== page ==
The better of the two subplots features Amy (Melissa Fumero) and Gina (Chelsea Peretti). At the beginning of the episode, Gina wonders if she’ll meet six-drink Amy and whether they could be friends. Amy takes her up on this sort-of bet, and as she drinks throughout the episode, the anticipation of what six-drink Amy will be like builds. It’s not all anticipation though, as watching Amy get to six drinks is funny by itself. Three-drink Amy dances on the beach in an effort to stay warm while five-drink Amy tries to get Holt to give her a promotion.

When the moment finally comes and we meet six-drink Amy, it’s initially a letdown — for Gina at least — because six-drink Amy is self-pitying Amy. But the plot doesn’t fizzle out, leading to the greatest scene between Amy and Gina to date in the series: Gina taking care of a very drunk Amy. After several episodes of Gina talking about how she doesn’t like Amy and doesn’t want to talk to her, it’s nice to see a new side to that relationship.

The second subplot pairs Boyle and Rosa (Stephanie Beatriz), an unconventional pairing in season two but not in season one. Until I read the AV Club review of “Beach House,” I’d forgotten that Boyle had a crush on Rosa for most of the first season. In light of that, the interaction between Boyle and Rosa, which isn’t awkward or flirty at all and comes across as two friends parleying, is refreshing in a world where crushes on television almost never get swept under the rug. Along with his relationship with Gina, Boyle’s friendship with Rosa highlights how different Boyle of season two is from the man we met last year.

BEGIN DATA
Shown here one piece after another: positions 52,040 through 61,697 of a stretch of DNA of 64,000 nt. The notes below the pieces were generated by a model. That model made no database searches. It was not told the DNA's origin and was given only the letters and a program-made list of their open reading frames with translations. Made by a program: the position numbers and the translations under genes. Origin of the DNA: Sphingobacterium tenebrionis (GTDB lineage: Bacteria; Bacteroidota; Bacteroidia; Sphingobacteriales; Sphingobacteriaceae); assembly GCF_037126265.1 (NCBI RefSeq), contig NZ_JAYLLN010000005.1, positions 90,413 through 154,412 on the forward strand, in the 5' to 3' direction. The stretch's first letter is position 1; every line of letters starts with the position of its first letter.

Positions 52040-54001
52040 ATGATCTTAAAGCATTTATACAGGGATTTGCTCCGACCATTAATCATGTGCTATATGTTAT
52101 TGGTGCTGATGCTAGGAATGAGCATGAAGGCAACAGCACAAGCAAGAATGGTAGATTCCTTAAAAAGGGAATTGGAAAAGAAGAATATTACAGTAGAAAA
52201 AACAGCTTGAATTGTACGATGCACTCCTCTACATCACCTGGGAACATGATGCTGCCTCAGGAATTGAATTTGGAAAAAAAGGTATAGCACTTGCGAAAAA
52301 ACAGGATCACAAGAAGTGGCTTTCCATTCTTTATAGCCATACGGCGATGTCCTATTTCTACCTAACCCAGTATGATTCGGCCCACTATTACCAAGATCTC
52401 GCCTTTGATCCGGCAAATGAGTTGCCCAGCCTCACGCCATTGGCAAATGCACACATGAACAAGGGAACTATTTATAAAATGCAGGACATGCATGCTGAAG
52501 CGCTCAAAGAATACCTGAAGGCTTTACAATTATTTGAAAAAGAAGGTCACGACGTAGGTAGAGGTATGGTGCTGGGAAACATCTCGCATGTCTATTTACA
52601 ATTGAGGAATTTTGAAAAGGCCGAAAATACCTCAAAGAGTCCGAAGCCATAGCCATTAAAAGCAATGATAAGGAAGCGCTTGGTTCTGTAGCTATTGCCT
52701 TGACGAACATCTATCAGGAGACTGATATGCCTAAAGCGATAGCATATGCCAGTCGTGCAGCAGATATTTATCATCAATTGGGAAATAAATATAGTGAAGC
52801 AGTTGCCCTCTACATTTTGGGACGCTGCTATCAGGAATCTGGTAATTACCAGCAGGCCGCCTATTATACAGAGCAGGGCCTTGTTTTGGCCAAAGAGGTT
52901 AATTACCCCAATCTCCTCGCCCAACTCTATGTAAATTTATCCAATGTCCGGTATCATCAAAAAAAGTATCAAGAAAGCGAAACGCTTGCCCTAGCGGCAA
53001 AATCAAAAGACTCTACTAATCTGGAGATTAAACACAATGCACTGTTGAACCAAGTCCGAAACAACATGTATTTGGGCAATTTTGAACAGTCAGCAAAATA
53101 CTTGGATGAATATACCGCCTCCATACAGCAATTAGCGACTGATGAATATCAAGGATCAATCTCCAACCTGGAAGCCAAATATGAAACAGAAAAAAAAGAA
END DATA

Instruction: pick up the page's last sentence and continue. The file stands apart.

Rosa, too, has changed, and since I’d forgotten about Boyle’s crush, this plot was more about her changes. Rosa is now officially dating Holt’s nephew Marcus (Nick Cannon), but she isn’t sure how to text him. For that, she ends up enlisting Boyle’s help, which is a little weird, but Boyle is a better choice than Jake or even Amy. Boyle might be overzealous in his emotions, but it’s a good counterpoint to Rosa’s struggle with emotion. It’s also nice that Boyle recognizes Rosa’s struggle and genuinely helps her where Jake or Amy would try to make Rosa’s texting about them.

There isn’t a lot of action in the plot, but it ends on a good note: Rosa texts Marcus that she really likes him and doesn’t want to screw up their relationship. The only real downside to this plot is that we’ve spent so little time with Marcus, which means it’s hard to see why Rosa likes him so much, but I expect the show will fix that in a future episode.

Exploring character dynamics is a good space for “Brooklyn Nine-Nine” to be in as it starts the second half of its second season, and “Beach House” provides a particularly good atmosphere for that exploration. Since the main plot doesn’t have a lot of heavy lifting to do, more time can be allocated to the subplots. While not every episode of “Brooklyn Nine-Nine” could work in this way, it’s nice to have an episode every so often to remind us that the writers haven’t lost sight of their characters.

Rating: 4.5 stars